>>> dpctl.select_default_device()
<dpctl.SyclDevice [backend_type.level_zero, device_type.gpu,  Intel(R) Graphics [0x9a49]] at 0x7fbce2f129f0>

Selecting device based on aspects

In addition, select_device_with_aspects() permits selecting a device based on aspects it is required to have:

Example: Selecting devices based on their aspects
import dpctl

# select a device that support float64 data type
dev1 = dpctl.select_device_with_aspects("fp64")

# select a device that supports atomic operations on 64-bit types
# in USM-shared allocations
dev2 = dpctl.select_device_with_aspects(
    ["atomic64", "usm_atomic_shared_allocations"]

An aspect string asp is valid if hasattr(dpctl.SyclDevice, "has_aspect_" + asp) evaluates to True.

Selecting device using filter selector string

SyclDevice may also be created using filter selector string specified as argument to the class constructor:

Example: Creating device based on filter-selector string
import dpctl

# create any GPU device
dev_gpu = dpctl.SyclDevice("gpu")

# take second device GPU device in the list of GPU devices
# 0-based number is used
dev_gpu1 = dpctl.SyclDevice("gpu:1")

# create GPU device, or CPU if GPU is not available
dev_gpu_or_cpu = dpctl.SyclDevice("gpu,cpu")

Selecting device using ONEAPI_DEVICE_SELECTOR

The device returned by select_default_device(), as well the behavior of default constructor of SyclDevice class is influenced by settings of ONEAPI_DEVICE_SELECTOR as explained earlier.

Some users may find it convenient to always use a default-selected device, but control which device that may be by setting this environment variable. For example, the following script:

Sample array computation script “”
from dpctl import tensor as dpt

gamma = 0.34
x = dpt.linspace(0, 2*dpt.pi, num=10**6)
f = dpt.sin(gamma * x) * dpt.exp(-x)

int_approx = dpt.sum(f)
print(f"Approximate value of integral: {int_approx} running on {x.device}" )

This script may be executed on a CPU, or GPU as follows:

# execute on CPU device
#   Output: Approximate value of integral: 48328.99708167 running on Device(opencl:cpu:0)

# execute on GPU device
#   Output: Approximate value of integral: 48329. running on Device(level_zero:gpu:0)

Obtaining information about device

An instance of SyclDevice provides access to a collection of descriptors characterizing underlying sycl::device.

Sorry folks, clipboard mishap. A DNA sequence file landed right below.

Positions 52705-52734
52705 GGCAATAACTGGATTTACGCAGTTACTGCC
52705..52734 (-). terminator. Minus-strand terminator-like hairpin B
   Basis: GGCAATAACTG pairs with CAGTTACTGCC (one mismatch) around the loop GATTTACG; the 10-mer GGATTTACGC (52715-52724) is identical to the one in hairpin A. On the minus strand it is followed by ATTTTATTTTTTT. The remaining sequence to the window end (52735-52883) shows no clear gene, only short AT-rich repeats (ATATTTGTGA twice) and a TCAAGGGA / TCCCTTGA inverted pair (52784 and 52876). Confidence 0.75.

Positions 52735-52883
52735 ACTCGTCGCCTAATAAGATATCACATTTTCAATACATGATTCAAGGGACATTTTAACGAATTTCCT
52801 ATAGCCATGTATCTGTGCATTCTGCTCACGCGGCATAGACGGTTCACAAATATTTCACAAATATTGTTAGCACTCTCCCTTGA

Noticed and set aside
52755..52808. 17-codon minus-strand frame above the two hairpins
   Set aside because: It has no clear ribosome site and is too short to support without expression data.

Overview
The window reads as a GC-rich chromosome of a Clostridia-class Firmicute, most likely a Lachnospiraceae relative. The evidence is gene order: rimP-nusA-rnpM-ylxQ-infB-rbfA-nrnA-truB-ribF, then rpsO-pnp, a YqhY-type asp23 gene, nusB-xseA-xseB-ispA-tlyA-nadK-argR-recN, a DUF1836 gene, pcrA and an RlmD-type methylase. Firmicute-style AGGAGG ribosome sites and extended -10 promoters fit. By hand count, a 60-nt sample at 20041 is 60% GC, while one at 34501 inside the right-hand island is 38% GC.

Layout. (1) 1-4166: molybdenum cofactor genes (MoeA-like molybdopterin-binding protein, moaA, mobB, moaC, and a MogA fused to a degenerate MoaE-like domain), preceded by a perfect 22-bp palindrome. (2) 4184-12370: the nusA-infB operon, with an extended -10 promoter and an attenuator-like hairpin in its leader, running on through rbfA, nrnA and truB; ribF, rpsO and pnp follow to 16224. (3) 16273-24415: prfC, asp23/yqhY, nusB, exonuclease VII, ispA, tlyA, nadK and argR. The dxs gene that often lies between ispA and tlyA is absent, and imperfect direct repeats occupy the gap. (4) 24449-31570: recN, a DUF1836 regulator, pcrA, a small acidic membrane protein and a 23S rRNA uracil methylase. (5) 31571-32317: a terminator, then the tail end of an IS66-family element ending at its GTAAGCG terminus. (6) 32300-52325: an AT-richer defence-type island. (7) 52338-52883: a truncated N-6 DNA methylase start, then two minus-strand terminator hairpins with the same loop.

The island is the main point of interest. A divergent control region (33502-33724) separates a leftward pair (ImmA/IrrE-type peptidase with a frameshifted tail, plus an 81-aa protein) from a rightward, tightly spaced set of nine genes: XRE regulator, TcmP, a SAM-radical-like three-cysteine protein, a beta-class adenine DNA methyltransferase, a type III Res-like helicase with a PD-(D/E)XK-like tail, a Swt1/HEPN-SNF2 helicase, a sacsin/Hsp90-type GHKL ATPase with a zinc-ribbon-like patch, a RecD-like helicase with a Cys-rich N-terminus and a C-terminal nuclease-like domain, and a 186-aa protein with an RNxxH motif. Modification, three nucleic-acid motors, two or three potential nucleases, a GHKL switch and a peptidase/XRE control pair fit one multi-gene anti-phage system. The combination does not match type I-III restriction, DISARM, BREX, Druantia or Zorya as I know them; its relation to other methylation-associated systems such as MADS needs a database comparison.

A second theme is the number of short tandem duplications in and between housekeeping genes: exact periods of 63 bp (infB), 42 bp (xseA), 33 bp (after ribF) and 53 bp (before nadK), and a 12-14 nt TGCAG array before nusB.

Properties has_aspect_* expose Boolean descriptors which can be either True or False. Other descriptions are exposed as properties of the instance.

Example: Obtaining information about a device
import dpctl

# create default-selected device
dev = dpctl.SyclDevice()

# number of compute units
cu = dev.max_compute_units
# maximal supported size of a work-group
max_wg = dev.max_work_group_size
# size of shared local memory in bytes
loc_mem_sz = dev.local_mem_size

# name of the device
dname =
# maximal clock frequency in MHz
freq = dev.max_clock_frequency

For Intel GPU devices, additional architectural information can be access with intel_device_info() function:

Example: Intel GPU-specific information
In [1]: import dpctl, dpctl.utils

In [2]: d_gpu = dpctl.SyclDevice()

# Output for Iris Xe integerate GPU, with PCI ID 0x9a49
# (corresponding decimal value: 39497)
In [3]: dpctl.utils.intel_device_info(d_gpu)
{'device_id': 39497,
'gpu_eu_count': 96,
'gpu_hw_threads_per_eu': 7,
'gpu_eu_simd_width': 8,
'gpu_slices': 1,
'gpu_subslices_per_slice': 12,
'gpu_eu_count_per_subslice': 8}

Please refer to “Intel(R) Xe GPU Architecture” section of the “oneAPI GPU Optimization Guide” for detailed explanation of these architectural descriptors.

Creating sub-devices

Some SYCL devices may support partitioning into logical sub-devices. Devices created by way of partitioning are treated the same way as unpartitioned devices, and are represented as instances of dpctl.SyclDevice class.

To partition a device use dpctl.SyclDevice.create_sub_devices(). If the device instance can not be partitioned any further, an exception dpctl.SyclSubDeviceCreationError is raised.

>>> import dpctl
>>> cpu = dpctl.select_cpu_device()
>>> sub_devs = cpu.create_sub_devices(partition=[2, 2])
>>> len(sub_device)
>>> [d.max_compute_units for d in sub_devs]
[2, 2]

Sub-devices may be used by expert users to create multiple queues and experiment with load balancing, study scaling, etc.